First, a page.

1. A square wave oscillator comprising a core made of ferromagnetic material and having a substantially square hysteresis loop, a set winding and a reset winding bifilarly wound on said core, each of said windings having winding being connected to the collector of the first transistor and one terminal of the set winding being connected .to the collector of the second transistor, a first base resistor connecting the collector of the first transistor to the base of the second transistor, a first capacitor shunting said first base resistor, a second base resistor connected between the collector of the second transistor and the base of the first transistor, a second capacitor shunting the second base resistor, and circuit means connected to the other terminals of the set and reset windings for connecting to a suitable source of collector potential.
2. A square Wave oscillator comprising a core made of ferromagnetic material, a first and a second winding bifilarly wound on said core, each of said windings having substantially the same number of turns and two terminals, a first and a second junction transistor having substantially similar characteristics, each transistor having a base, a collector, and an emitter, circuit means connecting the collector of the first transistor to one of the terminals of the first winding, circuit means connecting the collector of the second transistor to one of the terminals of the second winding, a first base resistor connecting the collector of the first transistor to the base of the second transistor, a first capacitor shunting said first base resistor, a second base resistor connected between the collector of the second transistor and the base of the first transistor, a second capacitor shunting the second base resistor, circuit means connected to the other terminal of the first winding and to the other terminal of the second winding for connecting to a suitable source of collector potential, said first winding being wound on said core so that normal collector current of the first transistor flowing through the first winding, produces a magnetornotive force of one polarity, and said second winding being wound on said core so that normal collector current of the second transistor flowing through the second winding produces a magnetomotive force of the other polarity.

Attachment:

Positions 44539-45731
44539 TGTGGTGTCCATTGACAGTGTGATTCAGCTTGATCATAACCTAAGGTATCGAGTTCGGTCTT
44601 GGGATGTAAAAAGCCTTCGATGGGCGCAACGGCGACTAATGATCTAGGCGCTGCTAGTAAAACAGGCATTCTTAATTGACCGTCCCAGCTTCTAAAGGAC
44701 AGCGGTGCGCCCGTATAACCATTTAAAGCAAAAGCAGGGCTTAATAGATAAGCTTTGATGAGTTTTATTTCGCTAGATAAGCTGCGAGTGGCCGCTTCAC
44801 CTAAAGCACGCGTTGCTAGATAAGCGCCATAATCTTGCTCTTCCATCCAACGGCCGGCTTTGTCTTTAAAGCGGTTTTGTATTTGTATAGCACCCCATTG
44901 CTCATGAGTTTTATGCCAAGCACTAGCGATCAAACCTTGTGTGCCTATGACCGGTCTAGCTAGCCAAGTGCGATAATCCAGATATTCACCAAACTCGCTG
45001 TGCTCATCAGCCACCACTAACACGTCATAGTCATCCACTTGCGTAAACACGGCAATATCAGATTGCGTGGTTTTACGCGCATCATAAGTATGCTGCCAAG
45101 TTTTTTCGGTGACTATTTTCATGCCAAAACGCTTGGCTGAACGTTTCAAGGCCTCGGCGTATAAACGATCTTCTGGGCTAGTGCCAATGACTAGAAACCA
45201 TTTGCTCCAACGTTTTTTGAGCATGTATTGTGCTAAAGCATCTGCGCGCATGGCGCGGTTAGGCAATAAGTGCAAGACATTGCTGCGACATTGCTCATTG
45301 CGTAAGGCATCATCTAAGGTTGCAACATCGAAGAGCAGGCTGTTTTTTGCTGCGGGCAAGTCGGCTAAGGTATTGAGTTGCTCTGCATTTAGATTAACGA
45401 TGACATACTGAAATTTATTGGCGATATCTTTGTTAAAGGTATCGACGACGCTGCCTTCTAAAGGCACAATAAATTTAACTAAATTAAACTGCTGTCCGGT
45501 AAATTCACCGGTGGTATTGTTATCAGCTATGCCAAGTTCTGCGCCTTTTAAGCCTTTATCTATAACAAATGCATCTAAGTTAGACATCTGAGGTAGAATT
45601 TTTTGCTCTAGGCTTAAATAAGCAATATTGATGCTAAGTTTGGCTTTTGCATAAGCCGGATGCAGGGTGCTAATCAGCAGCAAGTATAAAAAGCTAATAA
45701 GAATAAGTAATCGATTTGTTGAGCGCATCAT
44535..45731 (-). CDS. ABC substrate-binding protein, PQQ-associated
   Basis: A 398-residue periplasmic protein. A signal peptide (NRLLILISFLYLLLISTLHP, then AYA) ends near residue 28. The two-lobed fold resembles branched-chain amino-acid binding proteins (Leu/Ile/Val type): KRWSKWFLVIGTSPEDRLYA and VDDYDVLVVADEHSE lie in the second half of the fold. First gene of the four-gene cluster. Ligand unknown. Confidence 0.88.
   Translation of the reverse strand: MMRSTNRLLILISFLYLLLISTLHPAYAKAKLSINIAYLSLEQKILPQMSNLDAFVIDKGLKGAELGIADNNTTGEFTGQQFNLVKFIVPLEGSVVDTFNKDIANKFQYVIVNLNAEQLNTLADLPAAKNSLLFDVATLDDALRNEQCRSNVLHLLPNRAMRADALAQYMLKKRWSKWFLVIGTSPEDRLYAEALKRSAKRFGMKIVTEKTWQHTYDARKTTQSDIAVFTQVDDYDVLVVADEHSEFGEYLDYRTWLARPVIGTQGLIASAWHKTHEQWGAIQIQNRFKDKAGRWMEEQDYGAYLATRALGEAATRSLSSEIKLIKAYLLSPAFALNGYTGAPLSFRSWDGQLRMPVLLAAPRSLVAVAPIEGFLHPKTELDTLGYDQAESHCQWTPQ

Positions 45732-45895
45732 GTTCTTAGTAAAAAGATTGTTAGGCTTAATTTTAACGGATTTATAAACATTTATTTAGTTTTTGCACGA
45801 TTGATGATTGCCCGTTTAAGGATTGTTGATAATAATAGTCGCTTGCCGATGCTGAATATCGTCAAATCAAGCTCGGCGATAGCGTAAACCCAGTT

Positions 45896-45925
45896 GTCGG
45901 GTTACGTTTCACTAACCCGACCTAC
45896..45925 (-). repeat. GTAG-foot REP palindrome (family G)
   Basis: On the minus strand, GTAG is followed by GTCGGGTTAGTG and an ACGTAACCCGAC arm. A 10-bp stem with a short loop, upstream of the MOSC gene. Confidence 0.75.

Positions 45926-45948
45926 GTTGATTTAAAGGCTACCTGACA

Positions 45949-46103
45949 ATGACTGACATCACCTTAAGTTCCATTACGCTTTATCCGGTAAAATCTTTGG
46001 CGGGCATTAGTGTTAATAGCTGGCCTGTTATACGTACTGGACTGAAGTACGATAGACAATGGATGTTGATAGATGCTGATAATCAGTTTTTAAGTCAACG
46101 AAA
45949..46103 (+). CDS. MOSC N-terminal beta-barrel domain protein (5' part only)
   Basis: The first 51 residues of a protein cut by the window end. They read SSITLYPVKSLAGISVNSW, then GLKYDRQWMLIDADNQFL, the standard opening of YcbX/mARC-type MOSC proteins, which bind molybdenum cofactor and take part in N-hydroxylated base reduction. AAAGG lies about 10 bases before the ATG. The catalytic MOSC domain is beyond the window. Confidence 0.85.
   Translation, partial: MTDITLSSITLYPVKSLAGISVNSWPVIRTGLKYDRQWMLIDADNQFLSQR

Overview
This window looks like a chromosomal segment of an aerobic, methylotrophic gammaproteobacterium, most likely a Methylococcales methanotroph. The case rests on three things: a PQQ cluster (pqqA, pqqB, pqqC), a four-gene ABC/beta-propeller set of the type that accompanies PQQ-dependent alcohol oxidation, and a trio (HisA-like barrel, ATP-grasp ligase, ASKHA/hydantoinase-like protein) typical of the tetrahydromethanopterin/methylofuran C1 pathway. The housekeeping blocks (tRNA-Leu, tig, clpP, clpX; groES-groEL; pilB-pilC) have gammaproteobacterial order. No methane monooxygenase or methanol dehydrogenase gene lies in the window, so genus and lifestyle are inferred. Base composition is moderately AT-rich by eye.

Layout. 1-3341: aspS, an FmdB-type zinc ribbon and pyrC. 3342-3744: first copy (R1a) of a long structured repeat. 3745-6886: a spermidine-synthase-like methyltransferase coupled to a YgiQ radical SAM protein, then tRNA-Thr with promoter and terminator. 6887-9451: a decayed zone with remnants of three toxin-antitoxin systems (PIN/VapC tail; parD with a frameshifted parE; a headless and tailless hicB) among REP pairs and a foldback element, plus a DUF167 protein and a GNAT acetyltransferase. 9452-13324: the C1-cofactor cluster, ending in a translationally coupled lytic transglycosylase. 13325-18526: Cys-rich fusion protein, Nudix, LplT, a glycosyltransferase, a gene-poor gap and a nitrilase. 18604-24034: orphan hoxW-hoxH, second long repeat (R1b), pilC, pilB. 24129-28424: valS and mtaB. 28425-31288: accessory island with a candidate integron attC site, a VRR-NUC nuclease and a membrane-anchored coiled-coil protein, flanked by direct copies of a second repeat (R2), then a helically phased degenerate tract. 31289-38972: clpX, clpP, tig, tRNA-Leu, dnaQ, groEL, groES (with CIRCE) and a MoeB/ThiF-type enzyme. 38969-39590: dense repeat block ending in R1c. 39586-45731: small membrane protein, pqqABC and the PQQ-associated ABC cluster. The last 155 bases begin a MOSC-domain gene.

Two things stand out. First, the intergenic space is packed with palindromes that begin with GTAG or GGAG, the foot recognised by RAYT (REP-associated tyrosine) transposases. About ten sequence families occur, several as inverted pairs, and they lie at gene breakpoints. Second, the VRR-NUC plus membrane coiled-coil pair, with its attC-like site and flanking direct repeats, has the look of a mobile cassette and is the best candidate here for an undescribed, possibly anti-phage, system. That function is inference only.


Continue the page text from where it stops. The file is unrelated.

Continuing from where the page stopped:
3. An oscillator comprising a magnetic core having two saturated magnetic states, said core having a first and a second winding, a first transistor amplifier circuit and a second transistor amplifier circuit, the transistor of each amplifier circuit being in the common emitter con figuration and having substantially the same characteristics, each transistor having an emitter, a base, and a collector, the first winding being in the collector circuit of the transistor of the first amplifier circuit and the second winding being in the collector circuit of the transistor of the second amplifier circuit, said first amplifier circuit, when its transistor is conducting, driving said core toward one of its saturated states, said second amplifier circuit, when its transistor is conducting, driving said core toward the other of its saturated states, a first parallel resistor-capacitor network coupling the collector of the first transistor to the base of the second transistor, and a second parallel resistor-capacitor network coupling the collector of the second transistor to the base of the first transistor.
4. An oscillator comprising a core made of substantially square loop magnetic material and having two saturated magnetic states, a first and a second winding on said core, each of said windings having two terminals, a first and a second transistor, each transistor having a base, a collector, and an emitter, circuit means connecting the collector of the first transistor to one terminal of the first winding, means connecting the collector of the second transistor to one terminal of the second winding, the terminal of the first Winding which is connected to the collector of the first transistor being chosen so that normal collector current flowing through the first winding drives the core toward one of its saturated magnetic states, and the terminal of the second winding which is connected 7 to ,the collector-of the second transistor being chosen so that the normal collector current flowing through the second'winding drives .the core toward the other of its saturated magnetic states, a first resistor-capacitor network.
connecting the collector of the first transistorto thebase 0f the second transistor, a second resistor-capacitonnet work connecting'the collector of the second transistor to the baseof the first transistor, circuit means connected to, the other terminals of said first and second Windingsfor,
connecting to a source of collector potentialradditional circuit means connected to the emitters of said transistors a for connecting to a point at reference potential, and an output Winding o n said'corer References Citedtin the, file of-this :patent, UN-ITED'STATES PATENTS- Skellett Aug. 14, 195
OTHER; REFERENCES Article: Transistors as On OfiSWitches in Saturable- 19 Core Circuits, byBright et al. pages 79-82 of -Electrical Manufacturing, for Dec. 1954.
UNITED STATES PATENT OFFICE CERTIFICATE OF CORRECTION Patent No. 2,912,653 November 10, 1959 Robert M. Tillman It is hereby certified that error appears in the printed specification of the above numbered patent requiring correction and that the said' Letters Patent should read as corrected below,
I Column 5, line 33, for .055 microfarad" read .005
microfarad Signed and sealed this 12th day of July 1960.
KARL H. AXLINE Attesting Officer ROBERT c. WATSON Cunnisaioner of Patents UNITED STATES PATENT OFFICE CERTIFICATE OF CORRECTION Patent No. 2,912,658
November 10, 1959 Robert M. Tillman It is hereby, certified that error appears in the printed specification of the above numbered patent requiring correction and that the said' Letters Patent should read as corrected below.
I Column 5, line 33, for ".055 microfarad" read .005
microfarad --l Signed and sealed this 12th day of July 1960. Q
KARL H. AXLINE Conmissioner of Patents